The one great principle of the English law is, to make business for itself. There is no other principle distinctly, certainly, and consistently maintained through all its narrow turnings. Viewed by this light it becomes a coherent scheme, and not the monstrous maze the laity are apt to think it. Let them but once clearly perceive that its grand principle is to make business for itself at their expense, and surely they will cease to grumble.
So this is where all the vapid talk about the 'soul' of the universe is actually headed. Once the hard-won principles of reason and science have been discredited, the world will not pass into the hands of credulous herbivores who keep crystals by their sides and swoon over the poems of Khalil Gibran. The 'vacuum' will be invaded instead by determined fundamentalists of every stripe who already know the truth by means of revelation and who actually seek real and serious power in the here and now. One thinks of the painstaking, cloud-dispelling labor of British scientists from Isaac Newton to Joseph Priestley to Charles Darwin to Ernest Rutherford to Alan Turing and Francis Crick, much of it built upon the shoulders of Galileo and Copernicus, only to see it casually slandered by a moral and intellectual weakling from the usurping House of Hanover. An awful embarrassment awaits the British if they do not declare for a republic based on verifiable laws and principles, both political and scientific.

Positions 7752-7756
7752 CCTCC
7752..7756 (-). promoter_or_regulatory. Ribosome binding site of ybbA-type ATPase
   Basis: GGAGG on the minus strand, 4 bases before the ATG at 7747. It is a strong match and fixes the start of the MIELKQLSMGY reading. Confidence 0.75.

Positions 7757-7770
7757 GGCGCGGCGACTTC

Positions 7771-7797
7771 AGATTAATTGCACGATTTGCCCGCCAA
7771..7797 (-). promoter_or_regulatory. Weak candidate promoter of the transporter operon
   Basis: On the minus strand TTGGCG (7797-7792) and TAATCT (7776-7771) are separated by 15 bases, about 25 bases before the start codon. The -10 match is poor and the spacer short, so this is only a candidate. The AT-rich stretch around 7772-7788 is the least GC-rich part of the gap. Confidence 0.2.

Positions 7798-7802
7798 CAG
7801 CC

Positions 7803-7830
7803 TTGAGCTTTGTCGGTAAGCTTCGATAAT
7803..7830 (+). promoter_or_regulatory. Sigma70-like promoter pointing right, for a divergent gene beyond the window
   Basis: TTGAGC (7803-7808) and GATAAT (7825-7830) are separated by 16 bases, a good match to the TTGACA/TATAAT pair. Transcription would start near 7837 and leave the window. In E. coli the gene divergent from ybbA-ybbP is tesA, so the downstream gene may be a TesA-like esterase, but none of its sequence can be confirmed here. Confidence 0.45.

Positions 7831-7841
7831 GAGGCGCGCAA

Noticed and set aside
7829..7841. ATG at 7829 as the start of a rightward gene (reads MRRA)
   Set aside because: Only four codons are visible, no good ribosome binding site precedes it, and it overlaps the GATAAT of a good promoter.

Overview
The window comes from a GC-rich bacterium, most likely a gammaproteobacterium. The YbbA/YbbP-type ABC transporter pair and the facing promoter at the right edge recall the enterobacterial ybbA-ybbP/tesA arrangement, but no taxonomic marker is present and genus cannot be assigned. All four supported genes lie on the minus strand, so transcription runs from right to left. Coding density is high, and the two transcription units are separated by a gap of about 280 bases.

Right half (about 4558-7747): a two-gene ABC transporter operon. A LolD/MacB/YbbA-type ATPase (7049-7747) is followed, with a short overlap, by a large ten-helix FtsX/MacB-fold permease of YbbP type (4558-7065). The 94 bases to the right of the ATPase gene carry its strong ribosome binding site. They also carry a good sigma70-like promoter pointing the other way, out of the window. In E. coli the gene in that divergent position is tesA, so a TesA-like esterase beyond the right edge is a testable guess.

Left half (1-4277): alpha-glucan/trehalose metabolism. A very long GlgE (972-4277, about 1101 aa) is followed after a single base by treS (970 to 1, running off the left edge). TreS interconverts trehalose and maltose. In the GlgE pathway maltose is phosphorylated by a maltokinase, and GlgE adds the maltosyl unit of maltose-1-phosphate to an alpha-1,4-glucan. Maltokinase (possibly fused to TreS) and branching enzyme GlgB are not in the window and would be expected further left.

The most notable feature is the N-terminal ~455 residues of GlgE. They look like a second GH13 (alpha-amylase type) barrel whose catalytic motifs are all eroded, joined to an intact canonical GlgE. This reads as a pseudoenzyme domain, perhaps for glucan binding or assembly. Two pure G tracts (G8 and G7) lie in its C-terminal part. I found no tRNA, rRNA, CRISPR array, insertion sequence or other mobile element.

To imagine writing as absence seems to be a simple repetition, in transcendental terms, of both the religious principle of the inalterable and yet never fulfilled tradition, and the aesthetic principle of the work's survival, its perpetuation beyond the author's death, and it enigmatic excess in relation to him.
We have nothing but our freedom. We have nothing to give you but your own freedom. We have no law but the single principle of mutual aid between individuals. We have no government but the single principle of free association. We have no states, no nations, no presidents, no premiers, no chiefs, no generals, no bosses, no bankers, no landlords, no wages, no charity, no police, no soldiers, no wars. Nor do we have much else. We are sharers, not owners. We are not prosperous. None of us is rich. None of us is powerful. If it is Anarres you want, if it is the future you seek, then I tell you that you must come to it with empty hands. You must come to it alone, and naked, as the child comes into the world, into his future, without any past, without any property, wholly dependent on other people for his life. You cannot take what you have not given, and you must give yourself. You cannot buy the Revolution. You cannot make the Revolution. You can only be the Revolution. It is in your spirit, or it is nowhere.